Luang Prabang to Hanoi


24 Hour Sleeper Bus from Luang Prabang to Hanoi

“The seats are not fully reclined, about 20 degrees max. It is enough legroom only if you are 5′ 5″ or shorter, which meant as a 5′ 11″ I couldn’t fully stretch my legs. It would have been possible if I had a lower berth or back of the bus where there was additional upper floor to cram more passengers and who knows what else – more on that later. There is even less headroom if you have the window seat, as the AC and lights (which was broken for us and could not be turned off) took up some space. It is quite claustrophobic at first, but you do get used to it a bit as the ride goes on.”

Los Ramseys | 2016

Luang Prabang to Hanoi by Bus: Not so bad

“I’m baffled when people say the sleeper bus beds in Asia are uncomfortable. Even the most luxurious (and far more expensive) long-distance buses in South America only have chairs that partially recline, and don’t even get me started on Europe. Fair enough, there’s not a lot of room to manoeuvre – especially if you bring your valuables on with you in your hand luggage – but as buses go, it’s a rare treat for someone of 5″10′ to be able to stretch out horizontally with room to spare.”

Beyond Blightly | 2015

Overnight Bus from Luang Prabang to Hanoi, Travel Tips

“When they opened the luggage compartment I thought they were going to place our bags in, close the doors and we would be on our way. Instead, they started to load up plants, boxes and bags which were clearly things to be smuggled across the border. After doing some research I found that this is one of the most popular smuggling routes in Southeast Asia. The drugs were safe and sheltered underneath the bus but our bags containing everything we own were launched on top of the bus and strapped in with cheap rope. Oh, and conveniently it started to rain out just a few hours into our drive so our bags got a nice shower.”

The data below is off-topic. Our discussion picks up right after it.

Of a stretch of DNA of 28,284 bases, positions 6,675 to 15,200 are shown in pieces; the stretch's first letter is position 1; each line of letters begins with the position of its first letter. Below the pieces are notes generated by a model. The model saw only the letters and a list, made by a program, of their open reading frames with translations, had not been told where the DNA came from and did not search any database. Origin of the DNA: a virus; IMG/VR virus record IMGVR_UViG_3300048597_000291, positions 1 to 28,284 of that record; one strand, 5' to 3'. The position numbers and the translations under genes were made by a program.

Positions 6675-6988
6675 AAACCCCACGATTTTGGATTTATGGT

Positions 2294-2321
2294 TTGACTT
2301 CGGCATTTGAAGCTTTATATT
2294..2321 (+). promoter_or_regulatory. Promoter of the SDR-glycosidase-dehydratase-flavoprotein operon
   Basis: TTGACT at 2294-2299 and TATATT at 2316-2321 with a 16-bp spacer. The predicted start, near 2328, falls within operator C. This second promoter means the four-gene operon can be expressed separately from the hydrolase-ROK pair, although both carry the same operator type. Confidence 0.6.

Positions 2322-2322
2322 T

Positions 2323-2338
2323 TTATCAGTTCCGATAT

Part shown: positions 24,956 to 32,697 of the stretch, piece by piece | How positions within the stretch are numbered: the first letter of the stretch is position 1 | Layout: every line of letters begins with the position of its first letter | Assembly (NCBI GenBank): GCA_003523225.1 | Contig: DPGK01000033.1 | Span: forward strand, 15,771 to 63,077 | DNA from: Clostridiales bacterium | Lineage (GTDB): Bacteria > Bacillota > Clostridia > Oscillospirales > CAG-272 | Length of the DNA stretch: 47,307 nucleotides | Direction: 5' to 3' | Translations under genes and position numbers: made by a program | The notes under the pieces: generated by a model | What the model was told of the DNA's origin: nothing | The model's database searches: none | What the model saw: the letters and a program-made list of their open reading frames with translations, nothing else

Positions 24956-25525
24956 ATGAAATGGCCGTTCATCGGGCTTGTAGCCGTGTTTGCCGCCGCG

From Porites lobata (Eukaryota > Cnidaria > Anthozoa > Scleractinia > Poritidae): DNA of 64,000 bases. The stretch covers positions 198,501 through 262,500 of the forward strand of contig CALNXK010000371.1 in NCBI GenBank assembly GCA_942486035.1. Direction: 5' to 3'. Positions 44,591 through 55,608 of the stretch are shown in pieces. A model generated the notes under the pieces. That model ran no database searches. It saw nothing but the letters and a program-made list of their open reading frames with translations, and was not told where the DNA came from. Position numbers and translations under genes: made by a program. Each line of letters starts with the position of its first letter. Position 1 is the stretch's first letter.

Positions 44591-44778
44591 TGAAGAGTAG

Snap Free Life | 2015

Bus from Hell: Surviving the 24-Hour Ride from Luang Prabang to Hanoi

“The whole ride was quite a test of patience, to say the least. The seemingly endless waiting, the lack of food, the constant honking —they would get to you and challenge the Buddhist in you. Even when we arrived at the bus terminal, we had a hard time getting to our hotel. It was a struggle to deal with the taxi drivers because they would often charge so much higher than we were told. We ended up taking a shuttle with the other tourists with whom we shared the bus. It took us another 2 hours to finally reach our hotel room and have a nice, hot shower.”

The Poor Traveller | 2013


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